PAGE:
Today we’ll talk about an Apple Aperture little brother: Core Image Fun House. A little brother that is also free!
In a previous post, the Raw Converters Mega Test, I wrote about a Photoshop sharpening technique called 4 rounds sharpening. It consists in the application of 4 different rounds (as the name suggests) of smart sharpening and unsharp mask, each with different values, to be able to sharpen both the micro and the macro contrast. It works like a charm, but requires Photoshop and it is a bit time consuming. Even if you make an action of it, still takes a few seconds for each image even on a fast computer, not to mention on a slow one.
But here came the good news for Mac users. There is this little program that comes with Xcode 4.2.1 (not with the last version, but you can install both at the same time without problems): Core Image Fun House. You have to do a free registration as developers with Apple, and then you can download the program here (use the search box to find the 4.2.1 version):
The installer put it in the “/Developer/Applications/Graphics Tools” folder of your hard disk. But if you are not interested in compiling software you may also delete all the Xcode bunch and keep only this software (and maybe some of the others not graphic-related but still useful apps, like AULab, FileMerge, IconComposer or Repeat After Me), moving it in the Applications folder.
It can be used as a full featured raw converter. Think of it as the little brother of Apple Aperture: like this one it works through stacks, and each stack can be used more than once.
It’s obviously a lot less refined in respect to Aperture but, hey, it’s free! To see how it works as a raw converter please check the crops in the Raw Converters Mega Test here. It is every bit as good as the comparison winners, given that they are in fact based on the same Core Image technology: Preview / Aperture and Rawker. The only difference is that the sharpening settings are more extended with this one compared to Apple Preview, so if you want you may jump a passage and do everything in one software.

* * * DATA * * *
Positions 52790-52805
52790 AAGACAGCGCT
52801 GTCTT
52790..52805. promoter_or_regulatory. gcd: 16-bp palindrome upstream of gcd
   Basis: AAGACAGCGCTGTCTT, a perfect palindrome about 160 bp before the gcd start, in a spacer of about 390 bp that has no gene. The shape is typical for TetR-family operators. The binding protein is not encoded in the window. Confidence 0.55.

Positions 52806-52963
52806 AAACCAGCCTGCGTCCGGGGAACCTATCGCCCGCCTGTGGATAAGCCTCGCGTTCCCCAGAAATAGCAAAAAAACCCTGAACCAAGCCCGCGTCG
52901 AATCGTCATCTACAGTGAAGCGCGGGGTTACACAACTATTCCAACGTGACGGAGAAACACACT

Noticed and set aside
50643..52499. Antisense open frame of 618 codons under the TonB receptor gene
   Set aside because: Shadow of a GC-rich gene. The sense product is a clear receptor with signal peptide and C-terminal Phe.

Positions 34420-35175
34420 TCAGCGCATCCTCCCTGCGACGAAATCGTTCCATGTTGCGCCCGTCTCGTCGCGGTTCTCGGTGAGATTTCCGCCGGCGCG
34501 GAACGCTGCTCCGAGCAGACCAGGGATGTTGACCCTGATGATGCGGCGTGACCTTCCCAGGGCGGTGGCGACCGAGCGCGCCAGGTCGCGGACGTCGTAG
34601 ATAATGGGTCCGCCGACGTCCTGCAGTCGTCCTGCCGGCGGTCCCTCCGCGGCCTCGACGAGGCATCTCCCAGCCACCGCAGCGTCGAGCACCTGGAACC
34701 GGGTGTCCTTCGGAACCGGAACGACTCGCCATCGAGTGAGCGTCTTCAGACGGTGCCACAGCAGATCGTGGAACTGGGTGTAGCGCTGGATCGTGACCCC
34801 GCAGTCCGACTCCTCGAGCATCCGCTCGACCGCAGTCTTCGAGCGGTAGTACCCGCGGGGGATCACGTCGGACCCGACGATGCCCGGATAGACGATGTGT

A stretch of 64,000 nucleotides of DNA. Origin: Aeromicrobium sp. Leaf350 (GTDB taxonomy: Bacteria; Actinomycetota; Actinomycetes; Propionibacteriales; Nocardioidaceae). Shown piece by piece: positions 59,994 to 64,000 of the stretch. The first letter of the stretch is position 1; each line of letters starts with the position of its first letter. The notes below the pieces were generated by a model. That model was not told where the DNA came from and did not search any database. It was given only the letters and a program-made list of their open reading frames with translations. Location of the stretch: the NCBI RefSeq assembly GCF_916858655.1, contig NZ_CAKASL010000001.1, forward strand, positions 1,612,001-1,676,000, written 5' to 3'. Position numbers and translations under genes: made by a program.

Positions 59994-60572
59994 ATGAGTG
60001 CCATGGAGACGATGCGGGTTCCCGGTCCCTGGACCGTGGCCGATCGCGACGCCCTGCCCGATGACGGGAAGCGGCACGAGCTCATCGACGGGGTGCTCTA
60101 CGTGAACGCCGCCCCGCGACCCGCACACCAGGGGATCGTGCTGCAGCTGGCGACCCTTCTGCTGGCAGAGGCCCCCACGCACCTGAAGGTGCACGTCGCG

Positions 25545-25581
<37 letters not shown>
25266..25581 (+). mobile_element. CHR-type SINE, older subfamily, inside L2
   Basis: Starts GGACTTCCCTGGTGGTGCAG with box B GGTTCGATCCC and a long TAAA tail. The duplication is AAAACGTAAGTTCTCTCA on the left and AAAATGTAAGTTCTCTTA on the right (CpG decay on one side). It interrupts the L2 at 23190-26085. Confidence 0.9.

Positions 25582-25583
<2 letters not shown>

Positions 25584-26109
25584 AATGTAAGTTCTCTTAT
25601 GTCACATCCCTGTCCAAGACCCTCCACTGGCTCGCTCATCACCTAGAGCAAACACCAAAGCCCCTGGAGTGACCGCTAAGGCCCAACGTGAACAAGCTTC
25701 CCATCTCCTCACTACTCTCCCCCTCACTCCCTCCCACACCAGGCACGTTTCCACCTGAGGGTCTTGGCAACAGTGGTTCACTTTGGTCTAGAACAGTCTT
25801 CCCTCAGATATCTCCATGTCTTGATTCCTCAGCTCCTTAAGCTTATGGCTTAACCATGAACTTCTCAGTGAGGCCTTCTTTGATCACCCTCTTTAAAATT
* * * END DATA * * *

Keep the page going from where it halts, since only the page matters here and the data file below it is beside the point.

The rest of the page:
Aside from some nice graphic effects, like the CMYK halftone filter, the best I found till now, or the possibility to add text to an image, things that may came in handy doing posters, brochure, covers and so on, it has two kind of sharpening: a normal unsharp masks and a “sharpen luminance”. This one will do the trick. The bad news: Core Image Fun House doesn’t provide a zoom, so you cannot check what you’re doing with the sharpening. The good news: use it at the maximum value (2.0) and you’re set. At this value it sharpens the images with the same accuracy of the 4 routes sharpening routine discussed above, but: it doesn’t require Photoshop and it is nearly instantaneous.
To save the sharpened files you don’t have to use “Save” or “Save as…” but “Export”, otherwise you will save the photo in a file format specific for the program, that include the original raw file and the settings used for the image. Handy, but I strongly suggest to use a more universal format, at least concurrently. Last quirk: the program does not have a way to set the preferences for an output format, instead it defaults every time to jpg. So you will have to remember to switch to tiff each and every time. Luckily the tiffs are at 16bit. There are also a few interesting filters that the program provides, beside the cited halftone.
You may want to take a look, especially if you don’t have Photoshop or Lightroom, at the following:
– Geometry Adjustment (Crop, Perspective Transform, Straighten)
– Blur (Noise reduction: better than Photoshop, but worst than Lightroom; Zoom blur: nice for special effects)
– Color Adjustment (Color Controls, Exposure, Gamma, Hue, Temperature, Tone, Vibrance, White Point)
– Stylize (Depth of field: you may see an example on the first photo of the post; Highlights and Shadows)
The only downside that I can think of is the fact that the program does not support batch processing, but it is a minor one from my point of view.